Toronto: Lost 4-7, Lost 4-7, Won 4-3
Chicago: Lost 2-4, Lost 6-10
@Kansas City: Won 8-3, Won 11-9, Won 13-7
@Seattle: Won 9-8, Lost 1-4, Won 2-1
@Oakland: Won 4-3, Won 5-1, Lost 1-5
Kansas City: Won 4-3, Lost 2-8, Lost 2-4
Los Angeles: Won 3-2, Lost 1-2, Won 4-0
@Chicago: Lost 2-7, Won 6-3, Won 7-5
Texas: Won 6-3, Lost 2-5, Won 4-2
THE BIG STORY: After scuffling to a 1–4 start, the Indians won six of their next seven series while Detroit stumbled, leading the Indians to a first-place position in a division cumulatively playing .430 baseball. The rotation looked shaky, but the bullpen got off to a sterling start. There were good hitters and bad hitters and a lot of mediocre hitters. One offseason move looked golden, while another not so much. It was, all in all, kind a sleepy month, in which big headlines somehow were generated by the signing of over-the-hill outfielder Johnny Damon to a minor league deal that pays him less than half the average MLB salary. That move represented a kind of why-not-at-least-do-this surrender, an acknowledgment that Grady Sizemore may not even play a supporting role on the 2012 squad, and that our non-skill players as a group are somewhat gimpy and mostly just not very good players.
IN OTHER NEWS, WHO FED IT and WHO ATE IT after the jump ...
IN OTHER NEWS: Ubaldo Jimenez was suspended for five games essentially for feuding with his former teammates during spring training — and yes, it sounds stupid because it was stupid. Carlos Santana signed a five-year deal locking him up through the 2017 season. Rafael Perez went on the DL and apparently will spend a full three months on it before even going on a rehab assignment. The transaction wire was rather quiet otherwise, save for a couple cups of coffee for rookie reliever Nick Hagadone. The Indians got Jose Lopez through waivers and back to Columbus on May 4, a development that looks far more important in retrospect than it did at the time. Perhaps the story of most significant, lasting impact was that the Indians endured eight straight home games with attendance under 13,000, including four games that failed even to reach five digits. Lack of hometown fan support was about to become a source of controversy for the club and embarrassment for Cleveland.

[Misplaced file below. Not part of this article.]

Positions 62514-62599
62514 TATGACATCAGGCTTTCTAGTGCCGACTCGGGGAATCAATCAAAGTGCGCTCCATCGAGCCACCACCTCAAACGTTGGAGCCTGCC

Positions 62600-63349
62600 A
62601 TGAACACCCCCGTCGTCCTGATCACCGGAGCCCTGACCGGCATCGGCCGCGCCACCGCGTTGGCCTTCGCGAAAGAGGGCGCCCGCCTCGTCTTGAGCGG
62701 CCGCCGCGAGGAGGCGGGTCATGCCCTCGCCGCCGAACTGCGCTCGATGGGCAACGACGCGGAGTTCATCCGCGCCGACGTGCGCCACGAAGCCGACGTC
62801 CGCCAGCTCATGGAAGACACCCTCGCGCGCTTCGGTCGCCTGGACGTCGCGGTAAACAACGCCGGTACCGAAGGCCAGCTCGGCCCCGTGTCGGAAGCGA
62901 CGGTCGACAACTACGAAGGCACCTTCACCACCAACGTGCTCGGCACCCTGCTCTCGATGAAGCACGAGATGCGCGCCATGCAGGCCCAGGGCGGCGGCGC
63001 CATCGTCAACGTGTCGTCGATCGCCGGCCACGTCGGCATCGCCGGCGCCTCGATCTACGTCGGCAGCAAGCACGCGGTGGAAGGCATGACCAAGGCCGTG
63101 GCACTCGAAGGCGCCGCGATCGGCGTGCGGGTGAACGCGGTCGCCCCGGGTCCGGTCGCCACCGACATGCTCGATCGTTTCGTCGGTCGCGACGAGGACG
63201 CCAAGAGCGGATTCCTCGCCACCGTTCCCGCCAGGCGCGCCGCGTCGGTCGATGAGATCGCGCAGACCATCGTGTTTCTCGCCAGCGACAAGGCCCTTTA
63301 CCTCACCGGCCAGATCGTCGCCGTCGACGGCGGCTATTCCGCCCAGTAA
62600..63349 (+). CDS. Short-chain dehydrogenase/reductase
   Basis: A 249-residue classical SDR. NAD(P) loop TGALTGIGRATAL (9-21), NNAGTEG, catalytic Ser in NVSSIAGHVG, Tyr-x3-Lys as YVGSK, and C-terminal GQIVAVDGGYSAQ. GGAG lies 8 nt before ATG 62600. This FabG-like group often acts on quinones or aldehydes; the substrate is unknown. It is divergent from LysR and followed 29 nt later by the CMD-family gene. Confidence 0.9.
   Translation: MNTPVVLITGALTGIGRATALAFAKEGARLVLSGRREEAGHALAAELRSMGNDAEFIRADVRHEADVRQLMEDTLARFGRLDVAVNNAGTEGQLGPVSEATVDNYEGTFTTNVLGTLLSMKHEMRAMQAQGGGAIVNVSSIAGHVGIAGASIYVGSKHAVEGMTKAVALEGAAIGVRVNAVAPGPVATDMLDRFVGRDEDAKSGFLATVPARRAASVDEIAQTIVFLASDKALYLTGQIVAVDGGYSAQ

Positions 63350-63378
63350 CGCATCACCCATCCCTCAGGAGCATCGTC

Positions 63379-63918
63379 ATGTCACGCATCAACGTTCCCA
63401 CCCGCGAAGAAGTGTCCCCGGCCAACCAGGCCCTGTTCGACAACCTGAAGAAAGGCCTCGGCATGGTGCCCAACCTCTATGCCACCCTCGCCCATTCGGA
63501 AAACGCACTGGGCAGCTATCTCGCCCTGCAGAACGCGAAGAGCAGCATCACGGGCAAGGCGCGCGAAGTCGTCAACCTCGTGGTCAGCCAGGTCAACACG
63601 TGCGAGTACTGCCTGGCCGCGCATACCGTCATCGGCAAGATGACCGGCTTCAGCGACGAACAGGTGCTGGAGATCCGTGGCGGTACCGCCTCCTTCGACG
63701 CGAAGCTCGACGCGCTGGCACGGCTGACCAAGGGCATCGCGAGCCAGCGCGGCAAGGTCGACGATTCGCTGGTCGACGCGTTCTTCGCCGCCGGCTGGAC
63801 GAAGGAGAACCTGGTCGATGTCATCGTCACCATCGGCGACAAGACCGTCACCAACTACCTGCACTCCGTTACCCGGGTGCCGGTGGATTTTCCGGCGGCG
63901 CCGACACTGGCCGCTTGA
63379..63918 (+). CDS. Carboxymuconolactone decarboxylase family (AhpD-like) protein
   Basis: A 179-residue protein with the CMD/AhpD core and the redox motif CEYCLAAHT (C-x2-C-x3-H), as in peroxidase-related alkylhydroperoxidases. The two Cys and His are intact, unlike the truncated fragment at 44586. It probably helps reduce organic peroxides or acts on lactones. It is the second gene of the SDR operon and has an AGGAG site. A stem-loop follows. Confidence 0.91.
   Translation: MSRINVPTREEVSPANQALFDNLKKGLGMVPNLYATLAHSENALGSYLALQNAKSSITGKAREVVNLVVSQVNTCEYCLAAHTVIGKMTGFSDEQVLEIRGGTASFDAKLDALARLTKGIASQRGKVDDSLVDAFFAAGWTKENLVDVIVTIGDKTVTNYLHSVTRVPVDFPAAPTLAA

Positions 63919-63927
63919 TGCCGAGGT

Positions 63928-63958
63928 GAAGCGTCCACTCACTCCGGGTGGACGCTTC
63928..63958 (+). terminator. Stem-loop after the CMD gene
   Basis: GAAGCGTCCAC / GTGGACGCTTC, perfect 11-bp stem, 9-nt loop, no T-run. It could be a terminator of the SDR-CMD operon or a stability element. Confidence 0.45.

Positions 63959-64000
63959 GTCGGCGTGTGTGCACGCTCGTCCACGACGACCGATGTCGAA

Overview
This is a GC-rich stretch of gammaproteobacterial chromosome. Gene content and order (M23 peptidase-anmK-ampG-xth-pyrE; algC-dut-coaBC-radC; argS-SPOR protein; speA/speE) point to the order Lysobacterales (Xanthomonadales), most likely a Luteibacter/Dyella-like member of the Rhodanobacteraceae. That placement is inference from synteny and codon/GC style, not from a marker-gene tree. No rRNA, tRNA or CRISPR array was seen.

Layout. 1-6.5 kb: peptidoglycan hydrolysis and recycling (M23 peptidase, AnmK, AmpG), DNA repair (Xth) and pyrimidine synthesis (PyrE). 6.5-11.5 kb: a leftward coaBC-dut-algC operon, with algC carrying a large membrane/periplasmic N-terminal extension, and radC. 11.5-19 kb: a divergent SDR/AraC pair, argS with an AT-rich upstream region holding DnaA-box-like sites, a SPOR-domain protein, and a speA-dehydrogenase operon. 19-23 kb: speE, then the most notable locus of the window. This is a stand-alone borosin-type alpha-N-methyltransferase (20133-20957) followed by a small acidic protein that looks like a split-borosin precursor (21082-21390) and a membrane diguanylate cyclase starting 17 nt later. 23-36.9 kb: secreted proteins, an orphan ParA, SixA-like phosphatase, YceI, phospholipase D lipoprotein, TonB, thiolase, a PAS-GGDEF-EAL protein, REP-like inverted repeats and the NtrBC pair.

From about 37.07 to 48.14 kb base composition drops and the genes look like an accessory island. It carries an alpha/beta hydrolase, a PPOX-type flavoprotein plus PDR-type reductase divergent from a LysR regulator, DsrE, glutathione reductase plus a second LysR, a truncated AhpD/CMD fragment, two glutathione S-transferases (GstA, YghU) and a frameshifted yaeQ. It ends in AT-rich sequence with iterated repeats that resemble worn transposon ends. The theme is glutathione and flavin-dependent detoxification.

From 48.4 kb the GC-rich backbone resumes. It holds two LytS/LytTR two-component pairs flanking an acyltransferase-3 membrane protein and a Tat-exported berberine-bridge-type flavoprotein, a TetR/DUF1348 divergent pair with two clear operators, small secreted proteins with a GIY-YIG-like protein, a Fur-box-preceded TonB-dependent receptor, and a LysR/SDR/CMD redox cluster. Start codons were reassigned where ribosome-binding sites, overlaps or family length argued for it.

WHO FED IT: Following a true debacle on Opening Day, Chris Perez dazzled with an 0.75 ERA over his next 13 games, allowing just five singles, one double and two walks to his next 47 batters, en route to 11 straight saves. As dumb of a stat as the Hold is, it's probably a sign that at least some good things are happening if one of your relievers is on pace for 48 of them, as Vinnie Pestano was by May 7. Sure enough, Pestano struck out 19 and walked just 2 in his first 15 games with a 2.08 ERA. Nick Hagadone joined the party late but arguably brought the best cheese, allowing just three singles and one walk to his first 36 batters, for a stunning .088 slugging average-against. Joe Smith too had a stellar beginning, posting a 1.26 in his first 14.1 IP of the year, but alas, gave up a three-run homer before completing that last inning of work.
Derek Lowe opened the season on a highly improbable hot streak that lasted clear through his ninth start on May 20 — improbable based on both preseason expectations (serviceable fourth starter, we hoped) and truly horrid peripherals: just 2.30 K/9 over those nine starts and more walks than strikeouts, despite the 2.15 ERA. Jeanmar Gomez also started well (2.82 ERA over one relief appearance and four starts) and ironically seemed on more solid ground, with an okay-for-a-groundballer 15 strikeouts against 4 walks.